“Financial advisors are worried about being supplanted by robo-advice, but according to a new study by MDRT, they should instead prepare to share the field with robos—since consumers want both humans and tech.
Study results find that while 88 percent of respondents want tech to complement humans, rather than replace them, 85 percent would rather deal with a human financial advisor than a robo-advisor.
However, 95 percent say that human advisors need to be tech savvy and to use tech tools in their practices—so there’s no dodging the tech bullet.
Just five percent weigh in in favor of tech-only advice, while 36 percent strongly disagree that robos can completely replace humans when it comes to financial planning…..”
“Twitter Trouble: Social Media Gets Robo-Advisors in Hot Water” by Marianna Shafir at Kiplinger
“Texting, tweeting and emailing are second nature to people these days, but financial advisers who use social media in the wrong way are getting into trouble. If you’ve gotten a personal text or seen some tweets touting great investment returns, take a closer look. They could be some pretty serious red flags.
The Securities and Exchange Commission (SEC) recently fined two robo-advisers, Wealthfront Advisers and Hedgeable, for social media pitfalls. The proceedings are the SEC’s first enforcement actions against robo-advisers, which provide automated, software-based portfolio management services. Both companies were charged with violating rules on recordkeeping, antifraud, advertising and compliance…..”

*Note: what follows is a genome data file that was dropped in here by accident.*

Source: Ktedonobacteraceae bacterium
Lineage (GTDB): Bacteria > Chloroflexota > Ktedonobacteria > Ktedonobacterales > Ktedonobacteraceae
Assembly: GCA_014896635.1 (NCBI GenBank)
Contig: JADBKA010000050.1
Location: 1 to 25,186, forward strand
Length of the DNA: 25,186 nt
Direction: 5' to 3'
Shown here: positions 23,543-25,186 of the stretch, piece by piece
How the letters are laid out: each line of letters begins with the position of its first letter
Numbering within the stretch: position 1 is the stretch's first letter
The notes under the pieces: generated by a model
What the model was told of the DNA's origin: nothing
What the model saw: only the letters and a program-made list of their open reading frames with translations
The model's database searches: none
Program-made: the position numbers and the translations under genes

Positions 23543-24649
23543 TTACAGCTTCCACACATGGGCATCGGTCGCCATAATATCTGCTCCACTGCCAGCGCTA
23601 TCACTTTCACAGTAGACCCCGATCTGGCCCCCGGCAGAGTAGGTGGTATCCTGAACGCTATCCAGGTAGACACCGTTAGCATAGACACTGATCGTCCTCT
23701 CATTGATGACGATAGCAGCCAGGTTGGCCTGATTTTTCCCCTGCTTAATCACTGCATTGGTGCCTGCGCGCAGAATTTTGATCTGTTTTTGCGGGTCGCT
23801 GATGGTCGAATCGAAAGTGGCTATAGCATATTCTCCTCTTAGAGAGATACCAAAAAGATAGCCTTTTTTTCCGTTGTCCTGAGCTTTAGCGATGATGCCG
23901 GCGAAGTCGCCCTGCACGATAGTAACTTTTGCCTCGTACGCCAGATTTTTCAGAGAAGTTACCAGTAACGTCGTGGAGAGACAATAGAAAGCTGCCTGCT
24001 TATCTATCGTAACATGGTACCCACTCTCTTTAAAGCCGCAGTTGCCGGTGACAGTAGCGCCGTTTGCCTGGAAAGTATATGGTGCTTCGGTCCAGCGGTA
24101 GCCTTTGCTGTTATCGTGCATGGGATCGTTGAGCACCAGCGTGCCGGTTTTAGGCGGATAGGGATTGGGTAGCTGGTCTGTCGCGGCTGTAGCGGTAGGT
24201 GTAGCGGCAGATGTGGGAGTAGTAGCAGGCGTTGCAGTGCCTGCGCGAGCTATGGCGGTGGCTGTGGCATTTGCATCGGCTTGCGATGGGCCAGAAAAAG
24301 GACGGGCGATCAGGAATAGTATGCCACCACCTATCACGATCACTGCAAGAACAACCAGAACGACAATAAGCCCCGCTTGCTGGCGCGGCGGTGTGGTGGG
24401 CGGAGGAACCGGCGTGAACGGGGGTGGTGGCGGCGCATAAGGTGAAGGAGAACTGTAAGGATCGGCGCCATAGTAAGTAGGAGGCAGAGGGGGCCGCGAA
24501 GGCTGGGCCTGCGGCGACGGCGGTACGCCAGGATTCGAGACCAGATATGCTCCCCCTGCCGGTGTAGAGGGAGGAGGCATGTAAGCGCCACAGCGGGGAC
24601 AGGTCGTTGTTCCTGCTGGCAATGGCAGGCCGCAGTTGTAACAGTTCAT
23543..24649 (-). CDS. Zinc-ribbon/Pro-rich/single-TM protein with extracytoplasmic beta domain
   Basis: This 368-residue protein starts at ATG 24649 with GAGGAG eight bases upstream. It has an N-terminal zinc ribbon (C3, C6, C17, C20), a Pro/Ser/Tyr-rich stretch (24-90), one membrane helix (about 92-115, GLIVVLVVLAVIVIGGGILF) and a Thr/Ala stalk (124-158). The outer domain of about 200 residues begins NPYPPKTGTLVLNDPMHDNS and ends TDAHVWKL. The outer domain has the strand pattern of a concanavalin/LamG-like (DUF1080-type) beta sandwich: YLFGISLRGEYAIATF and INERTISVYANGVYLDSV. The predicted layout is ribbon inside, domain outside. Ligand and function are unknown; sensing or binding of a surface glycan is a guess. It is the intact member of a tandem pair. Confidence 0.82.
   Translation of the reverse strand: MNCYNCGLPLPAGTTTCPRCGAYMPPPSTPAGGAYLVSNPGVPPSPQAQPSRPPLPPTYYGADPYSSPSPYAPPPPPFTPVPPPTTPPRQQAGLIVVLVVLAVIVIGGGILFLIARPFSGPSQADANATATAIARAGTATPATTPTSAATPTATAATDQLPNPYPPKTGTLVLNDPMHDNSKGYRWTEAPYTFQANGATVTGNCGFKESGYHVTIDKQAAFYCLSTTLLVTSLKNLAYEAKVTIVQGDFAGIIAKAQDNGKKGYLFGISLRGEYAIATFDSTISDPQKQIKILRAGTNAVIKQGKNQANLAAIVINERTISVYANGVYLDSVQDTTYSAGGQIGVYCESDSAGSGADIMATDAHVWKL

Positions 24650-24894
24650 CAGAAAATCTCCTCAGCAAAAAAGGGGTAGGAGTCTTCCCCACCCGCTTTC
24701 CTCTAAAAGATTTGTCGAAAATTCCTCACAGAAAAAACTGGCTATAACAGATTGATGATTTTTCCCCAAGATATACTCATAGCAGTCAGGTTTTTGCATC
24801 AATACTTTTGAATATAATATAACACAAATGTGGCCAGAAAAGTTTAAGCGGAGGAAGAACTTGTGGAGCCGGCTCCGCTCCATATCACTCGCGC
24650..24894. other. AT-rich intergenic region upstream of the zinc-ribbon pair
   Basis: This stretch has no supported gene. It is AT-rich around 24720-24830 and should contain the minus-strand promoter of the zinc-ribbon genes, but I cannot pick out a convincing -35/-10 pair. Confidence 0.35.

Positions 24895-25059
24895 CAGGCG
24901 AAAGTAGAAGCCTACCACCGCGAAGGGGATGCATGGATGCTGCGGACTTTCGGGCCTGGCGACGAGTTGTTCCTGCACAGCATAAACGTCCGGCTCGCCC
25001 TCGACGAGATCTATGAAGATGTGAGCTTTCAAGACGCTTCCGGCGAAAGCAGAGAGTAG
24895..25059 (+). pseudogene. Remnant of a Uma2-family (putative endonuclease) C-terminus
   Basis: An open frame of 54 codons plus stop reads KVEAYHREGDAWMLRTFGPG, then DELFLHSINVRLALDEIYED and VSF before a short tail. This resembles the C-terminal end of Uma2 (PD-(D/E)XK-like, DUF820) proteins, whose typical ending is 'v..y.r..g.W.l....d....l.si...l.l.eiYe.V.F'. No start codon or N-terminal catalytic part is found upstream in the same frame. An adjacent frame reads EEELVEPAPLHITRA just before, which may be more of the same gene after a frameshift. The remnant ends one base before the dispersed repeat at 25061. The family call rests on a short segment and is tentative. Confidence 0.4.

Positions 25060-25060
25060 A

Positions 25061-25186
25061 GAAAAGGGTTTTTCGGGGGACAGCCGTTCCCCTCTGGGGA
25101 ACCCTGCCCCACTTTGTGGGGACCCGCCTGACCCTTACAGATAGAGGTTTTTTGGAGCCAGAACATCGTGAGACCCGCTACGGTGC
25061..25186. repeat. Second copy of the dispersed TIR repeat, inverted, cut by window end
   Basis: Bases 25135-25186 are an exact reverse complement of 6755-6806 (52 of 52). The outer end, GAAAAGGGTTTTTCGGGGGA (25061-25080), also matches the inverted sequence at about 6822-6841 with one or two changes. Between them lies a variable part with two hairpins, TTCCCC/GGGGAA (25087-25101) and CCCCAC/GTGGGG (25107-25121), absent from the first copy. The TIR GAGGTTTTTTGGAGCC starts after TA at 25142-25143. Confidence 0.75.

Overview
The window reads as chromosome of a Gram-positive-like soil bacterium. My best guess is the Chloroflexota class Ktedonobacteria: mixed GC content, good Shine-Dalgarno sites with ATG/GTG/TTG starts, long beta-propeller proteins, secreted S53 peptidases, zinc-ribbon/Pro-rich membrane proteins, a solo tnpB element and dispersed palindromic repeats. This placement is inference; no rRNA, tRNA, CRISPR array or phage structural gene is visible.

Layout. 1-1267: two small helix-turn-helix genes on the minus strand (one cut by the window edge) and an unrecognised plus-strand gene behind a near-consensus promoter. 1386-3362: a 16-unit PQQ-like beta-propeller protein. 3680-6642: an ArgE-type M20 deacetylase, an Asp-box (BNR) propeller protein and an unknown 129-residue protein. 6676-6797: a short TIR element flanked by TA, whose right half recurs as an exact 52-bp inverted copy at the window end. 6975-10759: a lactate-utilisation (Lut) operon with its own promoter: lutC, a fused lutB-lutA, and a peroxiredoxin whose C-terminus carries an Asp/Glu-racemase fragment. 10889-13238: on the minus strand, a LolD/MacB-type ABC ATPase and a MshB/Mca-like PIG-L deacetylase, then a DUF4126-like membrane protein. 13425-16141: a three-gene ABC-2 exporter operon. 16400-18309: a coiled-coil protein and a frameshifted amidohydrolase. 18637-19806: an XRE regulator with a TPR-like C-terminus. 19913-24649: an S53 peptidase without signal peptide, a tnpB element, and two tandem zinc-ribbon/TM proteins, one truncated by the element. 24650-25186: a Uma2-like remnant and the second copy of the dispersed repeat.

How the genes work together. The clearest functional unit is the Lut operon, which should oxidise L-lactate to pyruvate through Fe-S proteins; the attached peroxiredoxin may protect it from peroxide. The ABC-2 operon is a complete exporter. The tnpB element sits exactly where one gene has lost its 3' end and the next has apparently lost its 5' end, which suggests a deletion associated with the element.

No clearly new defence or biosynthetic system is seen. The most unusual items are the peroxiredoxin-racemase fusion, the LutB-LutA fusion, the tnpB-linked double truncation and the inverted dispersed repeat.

“Why Wealth Creation is the Next Frontier in Wealth Management” by Franklin Tsung at Forbes
“Of the myriad segments and niches in finance, wealth management is often the most elusive. What started out as an institutionalized endeavor has become an avenue for entrepreneurs seeking to build their own brand while providing an impactful service for families. From my perspective, wealth management has evolved dramatically, especially from the early brokerage days.
Back in 1994, digiTRADE Inc. became “the first company to bring online brokerage services to the Internet” and brought to bear the digital revolution of stock trading. I would know — my father helped build the company and sold it to Thomson Financial (now Thomson Reuters). Before becoming a household name, fintech was very visible and “in your face.”
—-For the next wave, businesses need to focus on innovating the wealth creation side of the equation. This means a stronger dive into possibly personalizing alternative investments to personal financial advice and expanding that knowledge and distribution base across all independent and institutional wealth management…..”
“Betterment Adds CRM Integrations to RIA Platform” by Ian Wenik at City Wire
“Betterment is integrating its back-end platform for RIAs, Betterment for Advisors, with two popular pieces of customer relationship management (CRM) software.
The company said Thursday that it’s integrated the platform with CRM technology providers Wealthbox and Redtail. With the integration, RIAs on the Betterment for Advisors platform won’t have to manually to look up their clients’ account balance and fund positions. Instead, they can now access that information through the CRM software.”
Bonus: Betterment vs. Vanguard Personal Advisor – Which Robo-Advisor is Best for you?
“Huber Financial Advisors Launches Robo-Advisor” by Ian Wenik at City Wire
“Huber Financial Advisors is rolling out its own robo-advisor with Betterment’s backing.
The Chicago-area RIA, which manages around $1.4 billion in assets, launched its automated investing platform, ‘Beacon,’ in January. Though there are less than 20 clients on the platform as of now, Huber Financial Advisors president Rob Morrison told Citywire the firm plans to launch a digital marketing effort around the service in 2019.”
While fintech trends continue to shift, the overriding desire for financial management and wealth building remains the same. What’ varies is the methods to create and manage your finance.